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Terrible conversion

So just finished brewing a weizenbock. I’ve found my system to have around a 75% conversion. My last 3 recipes were DEAD on. My recipe entered into BeerSmith had me at 1.085. Pre-boil gravity was measured at 1.043. My crush was exactly the same and I used Brunwater to calculate my mash pH (5.3). This was the first time I have used wheat so i wasnt sure if I need to do something different when working with wheat.

Recipe was as follows:

9lbs dark wheat
4lbs Pilsner
1.5lbs Munich
0.5lbs C40
0.5lbs Special B
0.25lbs Pale Chocolate.

I only had 1lb of DME on hand but added it and had a post boil gravity of 1.063. Not terrible but nowhere near my target of 1.085.

Any suggestions on what I could have possible done wrong? That’s a HUGE difference in target vs. actual.

I’ve never used more than 50% wheat in my grain bills, but I’ve never had a problem with conversion, either. I did have a batch of Oktoberfest turn out about 16 points low a while back, but I contributed it to grain crush, as it was crushed pretty coarsely (before I started crushing my own grains). I see you said the crush was the same, so I don’t know. How long do you mash? I’m wondering also, how fresh are your grains? I just don’t see anything that jumps out at me from what you’re saying here…

I’ve read that wheat kernels are generally smaller than barley - and it certainly looks smaller to me - so the mill needs to be set to a smaller gap or the wheat needs to be run through twice. Wheat also seems tougher than barley malt. In other words I’d GUESS the problem is partly with the crush.

Boil longer to hit the target gravity.

Have you ever done a beer with that high of an OG? The larger grain bill the lower the efficiency.

I’ve done a 1.075 brew before and it was also spot on. Were talking almost .030 off. That’s not a small amount at all.

I added DME but would have boiled it for 3 hours to get it to my desired gravity. It’s really frustrating. I know I’ll still make beer. Just want to know what could cause this so I can prevent it in the future.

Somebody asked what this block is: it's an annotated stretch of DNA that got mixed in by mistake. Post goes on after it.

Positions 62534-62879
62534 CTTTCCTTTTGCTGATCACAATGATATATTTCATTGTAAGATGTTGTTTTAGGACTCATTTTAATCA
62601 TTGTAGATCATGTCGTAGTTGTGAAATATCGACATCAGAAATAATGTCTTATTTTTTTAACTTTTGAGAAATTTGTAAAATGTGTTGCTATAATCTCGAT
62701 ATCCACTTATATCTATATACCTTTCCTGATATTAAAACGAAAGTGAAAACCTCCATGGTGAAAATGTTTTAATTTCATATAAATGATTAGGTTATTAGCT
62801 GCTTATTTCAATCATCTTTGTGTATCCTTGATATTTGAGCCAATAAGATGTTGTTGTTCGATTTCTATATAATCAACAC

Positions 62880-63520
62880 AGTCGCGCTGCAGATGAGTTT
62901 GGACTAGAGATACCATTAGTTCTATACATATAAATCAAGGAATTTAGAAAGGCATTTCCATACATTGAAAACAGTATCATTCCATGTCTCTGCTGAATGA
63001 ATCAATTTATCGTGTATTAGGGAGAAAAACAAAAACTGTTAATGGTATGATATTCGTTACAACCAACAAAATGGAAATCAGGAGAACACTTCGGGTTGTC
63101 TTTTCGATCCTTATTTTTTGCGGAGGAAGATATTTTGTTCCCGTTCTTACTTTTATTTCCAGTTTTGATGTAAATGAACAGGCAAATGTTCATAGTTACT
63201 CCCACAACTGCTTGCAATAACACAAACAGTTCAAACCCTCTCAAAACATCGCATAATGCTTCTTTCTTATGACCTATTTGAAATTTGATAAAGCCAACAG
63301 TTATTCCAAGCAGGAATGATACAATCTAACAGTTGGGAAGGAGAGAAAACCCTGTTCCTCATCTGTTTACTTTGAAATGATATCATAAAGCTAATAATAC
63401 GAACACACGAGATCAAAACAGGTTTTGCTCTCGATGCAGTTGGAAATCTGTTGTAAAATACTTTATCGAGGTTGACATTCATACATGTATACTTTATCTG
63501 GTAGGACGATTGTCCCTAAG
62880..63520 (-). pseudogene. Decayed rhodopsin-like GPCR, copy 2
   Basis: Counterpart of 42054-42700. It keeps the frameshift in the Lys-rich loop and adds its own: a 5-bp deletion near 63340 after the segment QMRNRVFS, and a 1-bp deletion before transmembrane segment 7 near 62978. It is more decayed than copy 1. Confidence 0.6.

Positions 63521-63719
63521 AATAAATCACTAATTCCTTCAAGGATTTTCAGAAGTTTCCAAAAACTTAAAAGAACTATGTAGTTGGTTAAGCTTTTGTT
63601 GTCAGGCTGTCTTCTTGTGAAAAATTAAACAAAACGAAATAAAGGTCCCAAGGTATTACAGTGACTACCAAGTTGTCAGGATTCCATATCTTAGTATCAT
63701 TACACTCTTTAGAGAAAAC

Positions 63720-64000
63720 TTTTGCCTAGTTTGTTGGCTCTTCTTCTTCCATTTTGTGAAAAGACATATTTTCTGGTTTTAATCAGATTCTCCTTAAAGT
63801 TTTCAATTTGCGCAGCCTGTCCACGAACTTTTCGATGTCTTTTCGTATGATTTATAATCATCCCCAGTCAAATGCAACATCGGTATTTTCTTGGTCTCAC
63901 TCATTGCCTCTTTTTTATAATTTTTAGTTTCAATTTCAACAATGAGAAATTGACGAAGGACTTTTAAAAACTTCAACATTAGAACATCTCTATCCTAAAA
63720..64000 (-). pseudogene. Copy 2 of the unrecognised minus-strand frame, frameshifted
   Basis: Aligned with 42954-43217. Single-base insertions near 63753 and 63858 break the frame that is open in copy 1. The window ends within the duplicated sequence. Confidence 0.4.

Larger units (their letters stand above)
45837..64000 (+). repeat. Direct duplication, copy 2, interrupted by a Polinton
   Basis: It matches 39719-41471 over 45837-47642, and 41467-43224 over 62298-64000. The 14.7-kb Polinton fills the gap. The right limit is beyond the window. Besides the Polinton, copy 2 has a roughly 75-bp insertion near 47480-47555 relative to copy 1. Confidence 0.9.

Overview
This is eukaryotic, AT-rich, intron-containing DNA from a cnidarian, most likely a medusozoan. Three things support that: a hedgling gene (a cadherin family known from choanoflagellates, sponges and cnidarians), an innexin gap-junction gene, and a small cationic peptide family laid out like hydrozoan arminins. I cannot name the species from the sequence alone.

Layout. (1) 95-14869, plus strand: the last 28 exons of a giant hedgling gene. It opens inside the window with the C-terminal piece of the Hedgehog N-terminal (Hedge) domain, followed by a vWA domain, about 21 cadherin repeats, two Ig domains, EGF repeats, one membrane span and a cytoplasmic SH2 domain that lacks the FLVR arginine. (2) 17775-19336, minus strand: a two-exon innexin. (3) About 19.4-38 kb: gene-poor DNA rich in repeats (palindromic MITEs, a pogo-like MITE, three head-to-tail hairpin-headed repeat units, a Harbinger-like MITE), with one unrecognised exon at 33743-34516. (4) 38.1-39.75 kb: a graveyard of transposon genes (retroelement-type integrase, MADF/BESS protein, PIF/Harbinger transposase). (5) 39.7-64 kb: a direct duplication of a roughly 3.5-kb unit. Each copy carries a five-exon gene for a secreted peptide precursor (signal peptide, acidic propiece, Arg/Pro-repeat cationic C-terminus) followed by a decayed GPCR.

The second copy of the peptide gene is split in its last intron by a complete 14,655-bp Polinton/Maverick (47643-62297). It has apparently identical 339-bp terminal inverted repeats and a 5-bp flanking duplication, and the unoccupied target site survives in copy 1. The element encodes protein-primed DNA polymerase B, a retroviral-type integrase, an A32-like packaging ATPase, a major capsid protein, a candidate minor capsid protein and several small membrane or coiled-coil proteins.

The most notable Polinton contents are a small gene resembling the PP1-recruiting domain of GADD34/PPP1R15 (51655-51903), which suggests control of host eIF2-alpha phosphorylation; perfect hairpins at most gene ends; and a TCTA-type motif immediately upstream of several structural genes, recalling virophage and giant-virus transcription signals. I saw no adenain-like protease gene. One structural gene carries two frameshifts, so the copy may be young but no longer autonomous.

Yeah thats a lot I didn’t notice in you first post that you added the dme. I’ve used 50% wheat a few times with no problems. Wonder what happened?

I crush my wheat with the rest of the grain bill without changing the crush settings and have never had a problem. My OG is always pretty much spot on. Pretty strange to see that much of a difference. :?

I mashed at 152 for 60 minutes. Is it possible that a discrepancy in mash pH could make a difference of that much? It was the only thing I couldn’t measure.

Mash pH would have to be off by a LOT to cause noticeable differences in conversion efficiency, unless you only mashed for a short time, which you didn’t.

How do you do your sparge? The one thing that is significantly different when working with wheat is that it tends to clump into a dense mass, which can prevent the liquid from rinsing the grains effectively with some sparge techniques, or cause the sparge to get stuck. A lot of brewers add rice hulls to wheat-heavy grain bills for just this reason.

I’ve read that some brewers will adjust the gap on their mill to handle wheat better, or run it through twice to ensure a good crush. I’ve tried that, and never been able to notice a difference, but I crush pretty fine to begin with.

[quote=“rebuiltcellars”]Mash pH would have to be off by a LOT to cause noticeable differences in conversion efficiency, unless you only mashed for a short time, which you didn’t.